In the boreal forest of Minnesota, Shirley (1945) used a multifactorial experiment to demonstrate the positive effects of canopy shade on the survival of several species of conifers. He found that as long as light levels did not fall below 20% of irradiance in the open, benefits of shade from the overstory trees compensated for the negative effects of root interference. Valiente-Banuet and Ezcurra (1991) compared the relative importance of protection from predation and shade in the nurse-plant relationship between Neobuxbaumia tetetzo, a columnar cactus, and Mimosa luisana in the Viscaino Desert and the Gran Desierto de Altar in Mexico. They found that cages improved survival but that long-term survival was restricted to shade treatments. Callaway (1992) tested the facilitative effects of shade and seedling predation on the survival of blue oak seedlings using unshaded and shaded cages. Unshaded cages reduced mortality rates, but eventually all unshaded seedlings died, whereas 35% of shaded and caged seedlings survived for one year. Muick (1991) also found that artificial shade enhanced the survival of blue oak seedlings. In coast live oak woodlands of California, Parker and Muller (1982) used reciprocal transplant experiments to document higher shade tolerance in Bromus diandrus and Pholistoma auritum, two species apparently facilitated by oak canopies, than in Avena fatua, a species generally excluded from subcanopy habitat. In laboratory experiments, Bromus diandrus had comparatively higher relative growth rates when grown in low light (Mahall et al., 1981). In a series of experiments in which whole soil blocks were transplanted between the understory of coast live oak, adjacent open grassland, and artificial shade treatments, Maranon and Bartolome (1993) found that reduced radiation under the evergreen canopies limited the distribution of the open species. Reciprocally, strong interference limited the establishment of the understory species in the open grassland.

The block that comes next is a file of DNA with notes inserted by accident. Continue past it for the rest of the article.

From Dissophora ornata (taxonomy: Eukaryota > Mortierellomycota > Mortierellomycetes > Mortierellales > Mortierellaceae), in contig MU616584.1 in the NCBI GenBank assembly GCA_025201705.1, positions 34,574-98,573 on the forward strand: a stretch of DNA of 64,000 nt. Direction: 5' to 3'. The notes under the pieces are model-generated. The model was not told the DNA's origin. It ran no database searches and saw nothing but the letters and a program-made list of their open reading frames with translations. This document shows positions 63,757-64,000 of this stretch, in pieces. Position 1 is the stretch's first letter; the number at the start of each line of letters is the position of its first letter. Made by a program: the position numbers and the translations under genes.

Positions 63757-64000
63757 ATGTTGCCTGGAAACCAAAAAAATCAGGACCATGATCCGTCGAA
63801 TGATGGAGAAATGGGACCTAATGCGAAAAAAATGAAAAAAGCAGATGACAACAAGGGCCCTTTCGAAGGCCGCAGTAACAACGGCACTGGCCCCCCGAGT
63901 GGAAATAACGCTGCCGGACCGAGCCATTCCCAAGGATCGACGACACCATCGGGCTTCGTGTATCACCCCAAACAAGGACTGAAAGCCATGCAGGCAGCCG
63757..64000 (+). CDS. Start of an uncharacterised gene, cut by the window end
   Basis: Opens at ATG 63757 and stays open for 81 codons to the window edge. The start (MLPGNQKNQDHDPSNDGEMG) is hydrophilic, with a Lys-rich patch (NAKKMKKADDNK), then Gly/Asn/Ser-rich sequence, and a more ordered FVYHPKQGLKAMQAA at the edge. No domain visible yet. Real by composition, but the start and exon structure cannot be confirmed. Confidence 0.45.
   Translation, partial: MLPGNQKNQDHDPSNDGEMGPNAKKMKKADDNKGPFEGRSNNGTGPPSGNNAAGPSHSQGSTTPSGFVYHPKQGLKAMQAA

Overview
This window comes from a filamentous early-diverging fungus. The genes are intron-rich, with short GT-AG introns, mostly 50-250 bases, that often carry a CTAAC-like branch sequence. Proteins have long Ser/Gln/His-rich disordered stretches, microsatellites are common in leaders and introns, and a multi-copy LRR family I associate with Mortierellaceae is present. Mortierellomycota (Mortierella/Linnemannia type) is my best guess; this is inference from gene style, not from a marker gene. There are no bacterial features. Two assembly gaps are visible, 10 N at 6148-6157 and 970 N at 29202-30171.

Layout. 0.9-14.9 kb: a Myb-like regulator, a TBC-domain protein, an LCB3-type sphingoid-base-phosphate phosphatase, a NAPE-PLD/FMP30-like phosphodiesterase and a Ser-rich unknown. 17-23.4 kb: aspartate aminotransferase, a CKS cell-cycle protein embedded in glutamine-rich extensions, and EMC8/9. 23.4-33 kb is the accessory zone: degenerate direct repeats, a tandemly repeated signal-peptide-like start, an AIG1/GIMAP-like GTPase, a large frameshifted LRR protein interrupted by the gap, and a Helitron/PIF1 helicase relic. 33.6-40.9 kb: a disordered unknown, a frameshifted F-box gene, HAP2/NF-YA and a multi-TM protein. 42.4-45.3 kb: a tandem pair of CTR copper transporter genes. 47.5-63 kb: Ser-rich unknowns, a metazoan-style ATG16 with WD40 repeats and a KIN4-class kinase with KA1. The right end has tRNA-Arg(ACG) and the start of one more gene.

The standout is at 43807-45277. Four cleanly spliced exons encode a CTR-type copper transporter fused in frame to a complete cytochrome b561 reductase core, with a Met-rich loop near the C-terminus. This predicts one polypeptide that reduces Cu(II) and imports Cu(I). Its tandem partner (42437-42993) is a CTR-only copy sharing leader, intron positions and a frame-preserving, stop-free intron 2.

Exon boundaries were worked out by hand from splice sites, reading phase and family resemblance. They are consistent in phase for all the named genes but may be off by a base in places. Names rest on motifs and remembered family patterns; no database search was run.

Shade may also have secondary facilitative effects. Shade provided by exceptionally salt-tolerant species in salt marshes appears to reduce evaporation from subcanopy soils and consequently maintains lower soil salinities than in soils exposed to direct insolation (Bertness & Hacker, 1994; Callaway, 1994). Bertness (1991) and Bertness and Shumway (1993) experimentally manipulated soil salinity in the upper zones of a New England salt marsh and found that Distichlis spicata, a salt-tolerant colonizer of saline bare patches, facilitated the growth of Juncus gerardi when soil salinities were high. When soil salinities were artificially reduced by watering, growth of Juncus was not improved by Distichlis. Similarly, Bertness and Hacker (1994) and Bertness and Yeh (1994) found that shade provided by marsh elder shrubs (Iva frutescens) decreased soil salinity and facilitated the growth and survival of Juncus gerardi.